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Monday, December 11th 2006

To Recall What You Read On The Spot…

I took a psychopathology test today covering amongst other things interviewing skills.

The fact you need to be taught interviewing skills to begin with might seem a little off base. What exactly are you doing in medical school in the first place without at least minimum social skills goes the reasoning. But really, this isn’t a conversation on the street; learning how to maintain a professional demeanor under some stressors, learning how to elicit the best responses, learning how to keep a history on task takes some practice.

This comes with physically doing more and more H&Ps. What is odd though, is thinking about transitioning from what you’ve read to an actual performance.

I was studying before the test about how to handle an angry or upset patient. Looking at it though I cannot imagine myself actually remembering any of this when I meet my first hostile patient. My eyes will get big, I’ll stutter but I probably won’t think to “address the affect” and it probably won’t cross my mind to consider whether the patient’s motivation is for “primary or secondary gain,” etc.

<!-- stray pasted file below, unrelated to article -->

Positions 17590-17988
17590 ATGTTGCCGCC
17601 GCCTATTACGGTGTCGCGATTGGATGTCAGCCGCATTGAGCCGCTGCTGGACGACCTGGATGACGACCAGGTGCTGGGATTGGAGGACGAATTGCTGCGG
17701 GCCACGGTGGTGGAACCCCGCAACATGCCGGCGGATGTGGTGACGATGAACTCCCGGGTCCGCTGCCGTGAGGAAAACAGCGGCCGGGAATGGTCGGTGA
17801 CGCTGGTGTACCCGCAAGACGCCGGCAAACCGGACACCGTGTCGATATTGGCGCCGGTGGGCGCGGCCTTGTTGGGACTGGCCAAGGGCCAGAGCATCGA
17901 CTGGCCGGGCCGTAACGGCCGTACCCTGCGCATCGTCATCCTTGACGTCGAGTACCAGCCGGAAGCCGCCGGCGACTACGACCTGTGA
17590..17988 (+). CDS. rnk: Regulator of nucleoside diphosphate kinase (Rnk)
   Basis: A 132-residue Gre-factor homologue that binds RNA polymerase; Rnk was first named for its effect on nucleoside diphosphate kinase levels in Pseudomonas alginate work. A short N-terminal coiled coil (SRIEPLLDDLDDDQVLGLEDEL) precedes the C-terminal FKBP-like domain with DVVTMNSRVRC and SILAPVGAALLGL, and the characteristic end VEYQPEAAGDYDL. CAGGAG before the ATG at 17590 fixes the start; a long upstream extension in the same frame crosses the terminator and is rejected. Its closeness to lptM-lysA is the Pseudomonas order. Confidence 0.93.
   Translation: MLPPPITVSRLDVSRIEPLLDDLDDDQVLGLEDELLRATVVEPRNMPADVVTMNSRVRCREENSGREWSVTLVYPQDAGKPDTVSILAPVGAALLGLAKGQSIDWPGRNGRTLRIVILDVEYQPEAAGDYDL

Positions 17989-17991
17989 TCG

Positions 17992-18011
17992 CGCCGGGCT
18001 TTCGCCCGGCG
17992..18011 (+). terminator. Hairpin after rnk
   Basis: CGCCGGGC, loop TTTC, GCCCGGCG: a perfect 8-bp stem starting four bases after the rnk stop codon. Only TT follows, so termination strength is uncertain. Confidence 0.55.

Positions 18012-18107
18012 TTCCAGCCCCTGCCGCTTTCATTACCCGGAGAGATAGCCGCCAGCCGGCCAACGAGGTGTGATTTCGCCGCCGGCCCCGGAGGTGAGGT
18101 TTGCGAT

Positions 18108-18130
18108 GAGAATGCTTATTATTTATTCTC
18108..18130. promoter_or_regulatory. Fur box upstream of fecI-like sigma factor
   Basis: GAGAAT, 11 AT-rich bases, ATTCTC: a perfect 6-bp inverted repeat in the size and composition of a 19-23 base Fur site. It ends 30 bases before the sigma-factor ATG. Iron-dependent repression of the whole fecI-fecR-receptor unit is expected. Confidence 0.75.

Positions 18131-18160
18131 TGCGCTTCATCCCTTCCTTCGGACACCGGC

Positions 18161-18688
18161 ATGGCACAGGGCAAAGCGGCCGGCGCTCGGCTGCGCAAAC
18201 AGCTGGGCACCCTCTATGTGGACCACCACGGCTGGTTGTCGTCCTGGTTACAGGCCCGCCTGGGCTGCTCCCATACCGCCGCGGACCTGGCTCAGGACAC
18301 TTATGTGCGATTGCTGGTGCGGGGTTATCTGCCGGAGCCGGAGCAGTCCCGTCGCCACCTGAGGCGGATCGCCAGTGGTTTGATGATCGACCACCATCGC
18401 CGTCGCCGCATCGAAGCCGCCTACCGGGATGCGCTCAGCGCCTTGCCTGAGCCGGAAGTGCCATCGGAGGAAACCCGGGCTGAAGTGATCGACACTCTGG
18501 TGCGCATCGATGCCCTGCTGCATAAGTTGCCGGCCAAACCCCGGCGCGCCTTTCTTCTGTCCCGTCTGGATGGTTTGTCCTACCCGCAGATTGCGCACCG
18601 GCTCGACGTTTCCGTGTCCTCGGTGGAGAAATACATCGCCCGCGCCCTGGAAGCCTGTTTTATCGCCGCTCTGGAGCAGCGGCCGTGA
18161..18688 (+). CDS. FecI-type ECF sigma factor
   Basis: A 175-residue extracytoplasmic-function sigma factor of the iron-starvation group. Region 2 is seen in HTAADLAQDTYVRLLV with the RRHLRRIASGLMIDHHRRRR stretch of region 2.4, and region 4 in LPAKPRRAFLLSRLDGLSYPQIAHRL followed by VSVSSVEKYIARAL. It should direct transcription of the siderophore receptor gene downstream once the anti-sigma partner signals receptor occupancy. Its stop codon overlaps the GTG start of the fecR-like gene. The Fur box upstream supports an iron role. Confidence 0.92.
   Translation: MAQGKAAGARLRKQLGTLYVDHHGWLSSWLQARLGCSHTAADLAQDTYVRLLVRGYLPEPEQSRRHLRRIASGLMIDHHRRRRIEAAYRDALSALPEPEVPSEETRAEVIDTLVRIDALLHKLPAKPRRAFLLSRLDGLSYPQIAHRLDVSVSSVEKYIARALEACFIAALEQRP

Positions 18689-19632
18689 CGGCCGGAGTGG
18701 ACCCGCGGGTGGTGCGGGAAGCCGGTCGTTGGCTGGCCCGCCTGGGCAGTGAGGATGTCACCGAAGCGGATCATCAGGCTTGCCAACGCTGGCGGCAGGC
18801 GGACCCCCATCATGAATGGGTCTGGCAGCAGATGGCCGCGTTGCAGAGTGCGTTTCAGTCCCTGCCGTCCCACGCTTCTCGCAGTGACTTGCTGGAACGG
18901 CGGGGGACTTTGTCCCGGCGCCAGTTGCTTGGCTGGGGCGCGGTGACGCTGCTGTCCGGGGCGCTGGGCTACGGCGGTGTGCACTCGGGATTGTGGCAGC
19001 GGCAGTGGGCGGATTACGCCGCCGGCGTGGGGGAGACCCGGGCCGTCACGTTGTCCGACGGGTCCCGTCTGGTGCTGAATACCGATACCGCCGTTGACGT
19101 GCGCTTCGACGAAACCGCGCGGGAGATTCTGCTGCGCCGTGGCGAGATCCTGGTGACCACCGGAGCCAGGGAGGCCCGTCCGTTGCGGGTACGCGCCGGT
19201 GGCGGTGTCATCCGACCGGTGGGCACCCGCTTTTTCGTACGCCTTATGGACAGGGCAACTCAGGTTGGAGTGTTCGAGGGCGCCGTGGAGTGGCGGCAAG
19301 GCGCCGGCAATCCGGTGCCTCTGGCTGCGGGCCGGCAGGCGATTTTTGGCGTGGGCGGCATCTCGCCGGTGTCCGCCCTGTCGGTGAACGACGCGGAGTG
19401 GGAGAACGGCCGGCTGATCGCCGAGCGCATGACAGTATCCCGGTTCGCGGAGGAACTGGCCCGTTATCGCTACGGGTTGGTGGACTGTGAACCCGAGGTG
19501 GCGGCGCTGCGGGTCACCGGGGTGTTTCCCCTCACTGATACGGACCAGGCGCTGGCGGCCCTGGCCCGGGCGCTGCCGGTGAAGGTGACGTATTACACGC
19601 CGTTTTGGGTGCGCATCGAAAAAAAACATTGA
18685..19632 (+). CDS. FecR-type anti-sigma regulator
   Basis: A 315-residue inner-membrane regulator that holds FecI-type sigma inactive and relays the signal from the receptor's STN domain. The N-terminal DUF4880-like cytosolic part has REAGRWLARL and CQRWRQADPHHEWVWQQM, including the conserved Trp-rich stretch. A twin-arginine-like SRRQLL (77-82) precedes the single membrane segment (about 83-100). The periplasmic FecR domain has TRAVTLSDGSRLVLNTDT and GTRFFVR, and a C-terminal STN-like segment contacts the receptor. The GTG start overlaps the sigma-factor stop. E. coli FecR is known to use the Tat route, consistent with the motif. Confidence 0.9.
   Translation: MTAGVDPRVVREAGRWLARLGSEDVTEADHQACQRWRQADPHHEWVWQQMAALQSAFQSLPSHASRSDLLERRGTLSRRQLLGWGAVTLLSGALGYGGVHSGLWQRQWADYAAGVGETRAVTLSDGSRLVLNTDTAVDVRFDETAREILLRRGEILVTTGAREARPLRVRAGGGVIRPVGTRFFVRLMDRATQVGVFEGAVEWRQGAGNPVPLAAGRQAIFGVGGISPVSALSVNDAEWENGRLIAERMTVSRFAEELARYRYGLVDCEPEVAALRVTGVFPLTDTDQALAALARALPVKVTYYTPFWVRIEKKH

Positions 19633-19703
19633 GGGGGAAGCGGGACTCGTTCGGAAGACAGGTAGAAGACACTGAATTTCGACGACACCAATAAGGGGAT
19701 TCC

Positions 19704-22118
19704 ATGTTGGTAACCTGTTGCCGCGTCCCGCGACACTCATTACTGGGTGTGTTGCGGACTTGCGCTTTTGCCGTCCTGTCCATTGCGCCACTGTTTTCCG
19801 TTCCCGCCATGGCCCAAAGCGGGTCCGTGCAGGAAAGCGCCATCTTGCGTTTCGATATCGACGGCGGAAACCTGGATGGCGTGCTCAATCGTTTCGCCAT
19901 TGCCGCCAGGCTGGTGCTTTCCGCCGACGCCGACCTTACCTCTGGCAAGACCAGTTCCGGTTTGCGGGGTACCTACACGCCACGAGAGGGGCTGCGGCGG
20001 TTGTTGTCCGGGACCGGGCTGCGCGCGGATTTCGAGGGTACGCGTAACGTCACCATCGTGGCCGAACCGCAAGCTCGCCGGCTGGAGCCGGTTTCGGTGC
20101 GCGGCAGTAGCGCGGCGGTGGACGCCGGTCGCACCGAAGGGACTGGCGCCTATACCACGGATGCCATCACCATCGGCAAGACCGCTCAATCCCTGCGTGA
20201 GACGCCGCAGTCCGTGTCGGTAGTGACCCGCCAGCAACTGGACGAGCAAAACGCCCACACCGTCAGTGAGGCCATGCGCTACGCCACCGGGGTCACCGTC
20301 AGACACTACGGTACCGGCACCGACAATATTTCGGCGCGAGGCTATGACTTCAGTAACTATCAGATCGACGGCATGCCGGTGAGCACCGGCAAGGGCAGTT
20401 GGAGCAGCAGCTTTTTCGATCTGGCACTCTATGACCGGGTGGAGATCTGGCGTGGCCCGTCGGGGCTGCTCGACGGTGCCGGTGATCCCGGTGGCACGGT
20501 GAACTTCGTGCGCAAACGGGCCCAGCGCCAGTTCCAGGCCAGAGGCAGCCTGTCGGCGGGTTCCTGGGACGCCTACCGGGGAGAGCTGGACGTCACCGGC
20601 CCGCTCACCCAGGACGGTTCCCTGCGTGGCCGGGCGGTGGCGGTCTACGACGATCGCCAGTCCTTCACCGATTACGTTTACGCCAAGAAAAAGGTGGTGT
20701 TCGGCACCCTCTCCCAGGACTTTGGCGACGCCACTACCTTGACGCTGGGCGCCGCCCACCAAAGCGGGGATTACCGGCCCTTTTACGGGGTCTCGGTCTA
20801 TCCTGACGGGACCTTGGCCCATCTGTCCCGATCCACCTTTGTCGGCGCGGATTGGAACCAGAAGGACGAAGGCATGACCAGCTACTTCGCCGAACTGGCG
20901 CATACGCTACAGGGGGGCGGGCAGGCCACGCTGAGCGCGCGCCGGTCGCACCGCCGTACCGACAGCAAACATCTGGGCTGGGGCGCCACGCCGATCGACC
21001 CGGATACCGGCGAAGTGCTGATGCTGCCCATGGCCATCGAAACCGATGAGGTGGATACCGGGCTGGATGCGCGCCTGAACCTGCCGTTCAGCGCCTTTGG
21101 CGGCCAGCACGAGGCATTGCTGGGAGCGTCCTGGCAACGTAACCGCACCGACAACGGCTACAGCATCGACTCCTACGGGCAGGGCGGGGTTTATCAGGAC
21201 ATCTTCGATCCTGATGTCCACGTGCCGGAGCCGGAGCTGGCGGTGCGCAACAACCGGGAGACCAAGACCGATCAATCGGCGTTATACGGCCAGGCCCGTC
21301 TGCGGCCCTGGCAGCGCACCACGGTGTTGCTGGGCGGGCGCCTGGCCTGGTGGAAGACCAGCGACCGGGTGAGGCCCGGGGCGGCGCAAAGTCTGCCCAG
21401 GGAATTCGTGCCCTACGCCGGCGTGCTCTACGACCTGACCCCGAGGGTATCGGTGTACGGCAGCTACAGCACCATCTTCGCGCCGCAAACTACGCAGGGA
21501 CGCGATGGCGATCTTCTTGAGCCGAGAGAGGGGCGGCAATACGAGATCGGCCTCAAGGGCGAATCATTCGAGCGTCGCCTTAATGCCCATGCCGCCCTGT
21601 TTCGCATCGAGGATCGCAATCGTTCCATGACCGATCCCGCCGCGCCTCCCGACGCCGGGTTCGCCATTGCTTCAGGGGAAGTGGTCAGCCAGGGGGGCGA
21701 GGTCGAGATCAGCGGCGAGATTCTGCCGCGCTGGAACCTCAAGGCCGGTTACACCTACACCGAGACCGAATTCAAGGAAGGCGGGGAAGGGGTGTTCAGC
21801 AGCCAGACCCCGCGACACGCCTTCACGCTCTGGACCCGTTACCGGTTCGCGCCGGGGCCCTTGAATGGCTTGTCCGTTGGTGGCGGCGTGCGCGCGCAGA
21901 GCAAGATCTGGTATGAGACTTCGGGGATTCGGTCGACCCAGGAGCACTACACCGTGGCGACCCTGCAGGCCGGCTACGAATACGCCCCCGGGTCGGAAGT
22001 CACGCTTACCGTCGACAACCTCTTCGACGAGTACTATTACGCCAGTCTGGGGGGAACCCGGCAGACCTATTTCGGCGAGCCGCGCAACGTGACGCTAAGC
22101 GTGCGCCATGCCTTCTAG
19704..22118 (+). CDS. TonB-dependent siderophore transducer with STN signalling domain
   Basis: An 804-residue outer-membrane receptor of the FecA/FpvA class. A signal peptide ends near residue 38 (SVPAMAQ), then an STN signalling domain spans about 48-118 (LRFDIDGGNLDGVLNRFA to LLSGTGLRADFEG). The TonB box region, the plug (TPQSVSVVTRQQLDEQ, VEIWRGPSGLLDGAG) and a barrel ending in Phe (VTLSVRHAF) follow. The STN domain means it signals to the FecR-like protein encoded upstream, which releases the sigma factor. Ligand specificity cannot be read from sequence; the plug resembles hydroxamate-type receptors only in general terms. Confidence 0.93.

At least not right away. Maybe after I’ve bungled through a few minutes. And when, and if, I do remember…I’d bet the way I address the anger, won’t come off exactly like I want it to. The second upset patient I meet? The process will probably work better.


I Often Run Into Zombie Angry Patients In Black Rooms

This isn’t a criticism of medical education, just a comment. Part of the journey of medical education is giving relevance to what you learn. In a way that’s what I’ve described above. Sure I needed to read about interviewing skills, but until you’re actually out there…it’s just words. How many other things from the first two years can I say that about?

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